The Posterior Limb in the Medial Canthal Tendon in Asians: Does It Exist?




Purpose


To analyze the medial canthal tendon and to clarify the true anatomic nature of the posterior limb of this tendon.


Design


Observational anatomic study.


Methods


Eleven postmortem eyelids of 9 Asian cadavers (6 right and 5 left eyes; age average, 77.2 years) were analyzed. Axial sections in parallel to the eyelid margin starting at 1 mm above the upper eyelid margin were made. The sliced specimens were dehydrated and embedded in paraffin, cut into 7-μm thickness sections, and stained with Masson trichrome. To demonstrate the hardness felt when the Horner muscle is pulled, 3 additional postmortem eyelids of 2 Asians (2 right and 1 left eyes; age, 70 and 75 years at death) were analyzed. The pulling process was documented with a video camera.


Results


The posterior limb of the medial canthal tendon was not detected in any of the specimens. The Horner muscle originated via its tendon from the posterior lacrimal crest and the anterior area of the medial orbital wall. The lacrimal diaphragm around the posterior lacrimal crest ran almost parallel to the Horner muscle and usually was difficult to distinguish from the tendon of the Horner muscle. The medial check ligament supported the posterior aspect of the Horner muscle and was inserted into the medial orbital wall. The hard sensation that was felt when the Horner muscle was pulled was demonstrated in the video.


Conclusions


The posterior limb of the medial canthal tendon was not detected in any of the specimens. This anatomic structure seems to be a part of the Horner muscle.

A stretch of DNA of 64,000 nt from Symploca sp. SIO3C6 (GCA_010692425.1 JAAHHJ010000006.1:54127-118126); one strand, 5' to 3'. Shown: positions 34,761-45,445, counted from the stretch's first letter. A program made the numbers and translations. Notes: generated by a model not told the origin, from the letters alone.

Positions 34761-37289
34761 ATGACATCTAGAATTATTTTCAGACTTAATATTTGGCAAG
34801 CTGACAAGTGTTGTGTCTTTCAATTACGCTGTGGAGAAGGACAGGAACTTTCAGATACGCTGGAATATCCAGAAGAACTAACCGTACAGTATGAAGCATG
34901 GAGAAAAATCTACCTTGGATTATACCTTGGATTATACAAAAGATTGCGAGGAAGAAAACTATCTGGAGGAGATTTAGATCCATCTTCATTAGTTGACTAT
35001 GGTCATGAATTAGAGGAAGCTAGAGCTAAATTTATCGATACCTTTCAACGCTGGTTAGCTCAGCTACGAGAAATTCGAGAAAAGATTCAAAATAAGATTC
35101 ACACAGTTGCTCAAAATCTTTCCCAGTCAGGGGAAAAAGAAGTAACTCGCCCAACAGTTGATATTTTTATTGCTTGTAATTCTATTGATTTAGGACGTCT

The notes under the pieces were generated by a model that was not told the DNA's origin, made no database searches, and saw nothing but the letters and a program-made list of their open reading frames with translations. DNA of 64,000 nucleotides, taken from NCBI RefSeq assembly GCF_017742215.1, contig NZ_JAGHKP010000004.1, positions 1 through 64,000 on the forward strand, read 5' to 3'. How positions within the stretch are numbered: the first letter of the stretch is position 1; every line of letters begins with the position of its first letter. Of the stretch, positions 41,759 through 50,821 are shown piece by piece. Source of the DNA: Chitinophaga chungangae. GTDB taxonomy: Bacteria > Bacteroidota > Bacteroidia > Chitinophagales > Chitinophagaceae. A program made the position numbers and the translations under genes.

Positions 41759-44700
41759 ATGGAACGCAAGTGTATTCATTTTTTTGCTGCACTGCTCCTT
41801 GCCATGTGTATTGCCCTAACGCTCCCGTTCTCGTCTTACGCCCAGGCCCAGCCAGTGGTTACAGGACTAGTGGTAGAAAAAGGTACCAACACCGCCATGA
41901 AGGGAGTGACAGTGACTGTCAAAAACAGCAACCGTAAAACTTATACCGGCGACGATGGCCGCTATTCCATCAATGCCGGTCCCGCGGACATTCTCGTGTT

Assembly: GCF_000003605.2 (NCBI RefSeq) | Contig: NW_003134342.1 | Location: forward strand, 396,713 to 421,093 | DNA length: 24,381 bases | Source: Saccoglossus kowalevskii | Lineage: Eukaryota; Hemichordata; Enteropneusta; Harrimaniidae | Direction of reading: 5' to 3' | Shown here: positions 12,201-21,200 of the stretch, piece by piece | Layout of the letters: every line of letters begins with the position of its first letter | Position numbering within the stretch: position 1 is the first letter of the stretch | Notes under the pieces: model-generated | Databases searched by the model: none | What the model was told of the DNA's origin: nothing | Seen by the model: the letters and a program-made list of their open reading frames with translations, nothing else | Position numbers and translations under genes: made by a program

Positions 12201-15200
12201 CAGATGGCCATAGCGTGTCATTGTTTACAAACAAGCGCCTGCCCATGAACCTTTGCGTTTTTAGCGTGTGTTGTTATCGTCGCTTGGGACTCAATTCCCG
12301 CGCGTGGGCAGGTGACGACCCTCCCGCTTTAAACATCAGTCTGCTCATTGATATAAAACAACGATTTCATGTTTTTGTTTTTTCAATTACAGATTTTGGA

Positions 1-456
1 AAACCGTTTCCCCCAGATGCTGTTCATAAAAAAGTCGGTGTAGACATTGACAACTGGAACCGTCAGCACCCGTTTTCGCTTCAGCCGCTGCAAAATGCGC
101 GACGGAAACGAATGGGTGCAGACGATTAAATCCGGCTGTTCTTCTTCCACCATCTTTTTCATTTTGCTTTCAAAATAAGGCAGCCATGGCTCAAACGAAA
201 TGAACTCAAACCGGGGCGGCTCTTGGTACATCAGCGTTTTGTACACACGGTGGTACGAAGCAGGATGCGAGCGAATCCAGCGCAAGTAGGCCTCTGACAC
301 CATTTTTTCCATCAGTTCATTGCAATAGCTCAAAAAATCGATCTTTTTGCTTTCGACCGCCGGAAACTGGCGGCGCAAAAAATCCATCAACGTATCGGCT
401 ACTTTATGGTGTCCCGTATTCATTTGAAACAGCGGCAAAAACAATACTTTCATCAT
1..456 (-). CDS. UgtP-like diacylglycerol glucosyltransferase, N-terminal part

The medial canthal tendon is regarded as a 2-limb (anterior and posterior) structure. Although the anterior limb is considered the main structure of the medial canthal tendon, it is actually the posterior component that is thought to be the pivotal structure that supports the medial canthus and allows apposition of the eyelid to the eyeball. However, the anatomy of the medial canthal area remains controversial, and there are a number of different anatomic models of this area.


It was previously stated that the posterior limb of the medial canthal tendon is located in front of the Horner muscle and is connected the posterior lacrimal crest and the tarsal plate. The posterior limb is less conspicuous than the anterior limb, and the Horner muscle was sometimes regarded as the posterior limb of the medial canthal tendon. Although the anterior limb of the medial canthal tendon is well documented, the actual existence of this posterior limb is uncertain.


The medial aspect of the tarsal plate is not supported by the anterior or the posterior limbs of the medial canthal tendon, but rather by the Horner muscle and the medial rectus capsulopalpebral fascia, which links the medial rectus muscle fascia and the medial aspect of the tarsal plate. The anterior limb of the medial canthal tendon influences medial canthal fixation through the pretarsal orbicularis oculi muscle from the anterior surface of the tarsal plate. The contribution of the posterior limb was not referred to, however, in relation to the medial canthal support mechanism. The purpose of the present study was to analyze the anatomic features of the medial canthal tendon and to clarify the true nature of the posterior limb of this tendon.


Methods